Mencken Chrestomathy (Google eBook)

Front Cover
Random House LLC, Mar 7, 2012 - Literary Collections - 656 pages
36 Reviews
Edited and annotated by H.L.M., this is a selection from his out-of-print writings. They come mostly from booksóthe six of the PREJUDICES series, A BOOK OF BURLESQUES, IN DEFENSE OF WOMEN, NOTES ON DEMOCRACY, MAKING A PRESIDENT, A BOOK OF CALUMNY, TREATISE ON RIGHT AND WRONGóbut there are also magazine and newspaper pieces that never got between covers (from the American Mercury, the Smart Set, and the Baltimore Evening Sun) and some notes that were never previously published at all.
Readers will find edification and amusement in his estimates of a variety of AmericansóWoodrow Wilson, Aimee Semple McPherson, Roosevelt I and Roosevelt II, James Gibbons Huneker, Rudolph Valentino, Calvin Coolidge, Ring Lardner, Theodore Dreiser, and Walt Whitman. Those musically inclined will enjoy his pieces on Beethoven, Schubert, and Wagner, and there is material for a hundred controversies in his selections on Joseph Conrad, Thorstein Veblen, Nietzsche, and Madame Blavatsky.
  

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A remarkable writer and thinker. - Goodreads
His writing on boxing reeks of sweat and sawdust. - Goodreads
This is his own selection of his best. - Goodreads
He's an excellent writer. - Goodreads
Pithy writing and Misanthropy at its best. - Goodreads
That is the mark of a good writer to me. - Goodreads

Review: A Mencken Chrestomathy

User Review  - Rachel - Goodreads

Wonderful writing style and insight into the time period of Mencken's youth. Particularly fascinating to read while I was living in Baltimore. Read full review

Review: A Mencken Chrestomathy

User Review  - Jim Morris - Goodreads

This is not a book to sit down and read straight through. It's a book to savor a piece or two before bed, or in an idle moment. Mencken is a great and idiosyncratic stylist, and really fun to read. I ... Read full review

Contents

The Mind of the Slave
319
The Art Eternal
325
The Eternal Conundrum
333
The Boons of Civilization
339
Chiropractic
346
The Foundations of Quackery
353
The Husbandman
360
The Human Body
368

The Lady of
54
Cavia Cobaya
60
Apologia
66
The Restoration of Beauty
73
Immune
80
The Immortality of the Soul
86
The Powers of the
92
Free Will Again
108
The Criminal Law 1 1
118
Cops and Their Ways
126
Under the Elms
132
Clarion Call to Poets 1 39
139
Government
145
Governmental Theories 1 52
152
The Democratic Citizen
159
Last Words
166
American Culture
178
The Sahara of the Bozart PAGE
184
The Confederate Mind
195
History
201
New England
207
The Greeks
213
Undying Glories
219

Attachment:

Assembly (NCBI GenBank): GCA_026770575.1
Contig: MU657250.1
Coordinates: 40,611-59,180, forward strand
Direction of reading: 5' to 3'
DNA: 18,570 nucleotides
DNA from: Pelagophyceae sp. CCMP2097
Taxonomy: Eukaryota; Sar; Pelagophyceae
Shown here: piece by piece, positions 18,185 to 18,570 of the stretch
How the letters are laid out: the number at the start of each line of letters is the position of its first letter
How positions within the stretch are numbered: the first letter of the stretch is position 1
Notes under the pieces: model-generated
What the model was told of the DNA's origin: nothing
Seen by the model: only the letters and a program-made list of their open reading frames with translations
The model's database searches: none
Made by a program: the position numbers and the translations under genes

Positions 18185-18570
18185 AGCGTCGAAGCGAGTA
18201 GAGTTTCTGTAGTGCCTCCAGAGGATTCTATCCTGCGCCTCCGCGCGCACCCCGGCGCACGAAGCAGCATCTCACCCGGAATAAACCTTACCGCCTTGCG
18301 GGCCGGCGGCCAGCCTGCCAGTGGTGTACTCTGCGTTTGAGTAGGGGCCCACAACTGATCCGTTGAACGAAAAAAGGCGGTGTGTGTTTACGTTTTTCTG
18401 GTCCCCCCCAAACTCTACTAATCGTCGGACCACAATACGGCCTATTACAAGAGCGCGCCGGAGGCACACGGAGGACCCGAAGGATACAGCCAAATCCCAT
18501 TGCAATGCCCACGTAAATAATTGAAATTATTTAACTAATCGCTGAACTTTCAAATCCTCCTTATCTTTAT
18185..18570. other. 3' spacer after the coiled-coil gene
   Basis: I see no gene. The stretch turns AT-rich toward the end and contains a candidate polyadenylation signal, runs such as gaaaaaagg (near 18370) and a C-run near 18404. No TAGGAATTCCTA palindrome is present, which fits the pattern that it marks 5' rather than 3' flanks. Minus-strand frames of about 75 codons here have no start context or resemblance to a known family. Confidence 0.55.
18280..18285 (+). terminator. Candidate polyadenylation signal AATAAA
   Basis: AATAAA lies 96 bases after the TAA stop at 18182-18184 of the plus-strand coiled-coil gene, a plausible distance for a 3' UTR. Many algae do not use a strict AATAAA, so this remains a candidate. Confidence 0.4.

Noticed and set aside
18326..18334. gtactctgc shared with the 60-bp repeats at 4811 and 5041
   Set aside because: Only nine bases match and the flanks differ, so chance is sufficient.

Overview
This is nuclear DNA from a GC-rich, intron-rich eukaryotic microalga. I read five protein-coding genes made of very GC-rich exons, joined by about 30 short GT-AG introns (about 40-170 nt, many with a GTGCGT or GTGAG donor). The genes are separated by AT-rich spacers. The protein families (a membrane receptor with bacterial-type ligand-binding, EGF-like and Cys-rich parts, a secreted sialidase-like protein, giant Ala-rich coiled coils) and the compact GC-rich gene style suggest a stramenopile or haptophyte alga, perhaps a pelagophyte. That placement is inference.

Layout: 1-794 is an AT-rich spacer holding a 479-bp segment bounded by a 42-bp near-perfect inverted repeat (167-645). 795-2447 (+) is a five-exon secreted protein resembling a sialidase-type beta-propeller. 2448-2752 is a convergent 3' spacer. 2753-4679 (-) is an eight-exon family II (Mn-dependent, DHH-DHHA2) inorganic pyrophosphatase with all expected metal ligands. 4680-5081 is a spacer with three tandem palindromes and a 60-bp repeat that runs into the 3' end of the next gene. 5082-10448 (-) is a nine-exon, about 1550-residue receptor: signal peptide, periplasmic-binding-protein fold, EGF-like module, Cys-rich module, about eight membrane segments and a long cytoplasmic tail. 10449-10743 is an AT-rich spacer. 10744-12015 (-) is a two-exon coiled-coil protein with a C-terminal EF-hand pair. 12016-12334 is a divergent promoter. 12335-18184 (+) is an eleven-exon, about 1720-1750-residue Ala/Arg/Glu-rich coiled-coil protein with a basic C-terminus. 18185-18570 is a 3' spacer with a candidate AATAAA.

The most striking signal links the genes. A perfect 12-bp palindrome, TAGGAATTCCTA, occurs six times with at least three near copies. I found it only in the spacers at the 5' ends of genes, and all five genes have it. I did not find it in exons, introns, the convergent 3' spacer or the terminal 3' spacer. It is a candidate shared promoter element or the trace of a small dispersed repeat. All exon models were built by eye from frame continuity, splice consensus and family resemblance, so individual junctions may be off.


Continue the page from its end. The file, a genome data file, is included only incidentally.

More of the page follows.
A Good Man in a Bad Trade
226
W I B
243
Coolidge
251
American Immortals
258
Professor Veblen
265
John D
276
An American Bonaparte
285
To Him That Hath PAGE
293
Personal Note
300
Travail
307
The Boon of Culture
313
Comfort for the Ailing PAGE
374
A Chance for Millionaires
380
Portrait of an Ideal World
388
Dempsey vs Carpentier
399
Lodge
408
The End of Prohibition
416
The New Deal
424
Examination for Critics
440
The Poet and His Art
449
The New Poetry
459
The Author at Work
465
FolkLiterature
471
Literati
477
Memorial Service norz
484
Ambrose Bierce
491
Hamlin Garland
498
Ring Lardner
506
Music
523
Brahms
531
More of the Same
537
Bach at Bethlehem
543
The Reward of the Artist
549
The New Architecture
557
The Greenwich Village Complex
564
Arrierepensťe men
570
a Philosophical Discussion
577
The Declaration of Independence in American
583
A Neglected Anniversary
592
The Incomparable Physician
606
People and Things
612
Masculum et F eminam Creavit
619
Arcana Coelestia
625
Copyright

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About the author (2012)

Willa Sibert Cather (1873 -1947) was a Pulitzer Prize-winning American author who achieved recognition for her novels of frontier life on the Great Plains, works such as O Pioneers!, My Antonia, and The Song of the Lark. In 1923 she was awarded the Pulitzer for One of Ours (1922), a novel set during World War I. Cather grew up in Nebraska and graduated from the state university; she lived in New York for most of her adult life and writing career. In 1896, Cather moved to Pittsburgh after being hired to write for The Home Monthly. She lived in Pittsburgh until 1906.[4] In Pittsburgh, she taught English first at Central High School for one year and then at Allegheny High School, where she also taught Latin and became the head of the English department. She also worked as a telegraph editor and drama critic for the Pittsburgh Leader and frequently contributed to The Library, another local publication. She moved to New York City in 1906 upon receiving a job offer on the editorial staff from McClure's Magazine. Cather and Georgina M. Wells were co-authors of a critical biography of Mary Baker Eddy, the founder of Christian Science. It was serialized in McClure's in 1907-8 and published the next year as a book. Christian Scientists were outraged and tried to buy up every copy. McClure's serialized Cather's first novel, Alexander's Bridge (1912). The work showed her admiration for the style of Henry James. While recognizing her potential, the author Sarah Orne Jewett advised Cather to rely less on James and more on her own experiences in Nebraska. Cather left McClure's in 1912 and began to write full time. Cather returned to the prairie as a setting for inspiration for most of her novels; she also used experiences from her travels in France. Such deeply felt works became both popular and critical successes. Cather was celebrated by national critics such as H.L. Mencken for writing in plainspoken language about ordinary people. When the novelist Sinclair Lewis won the Nobel Prize in Literature in 1930, he paid homage to Cather by declaring that she should have won the honor.

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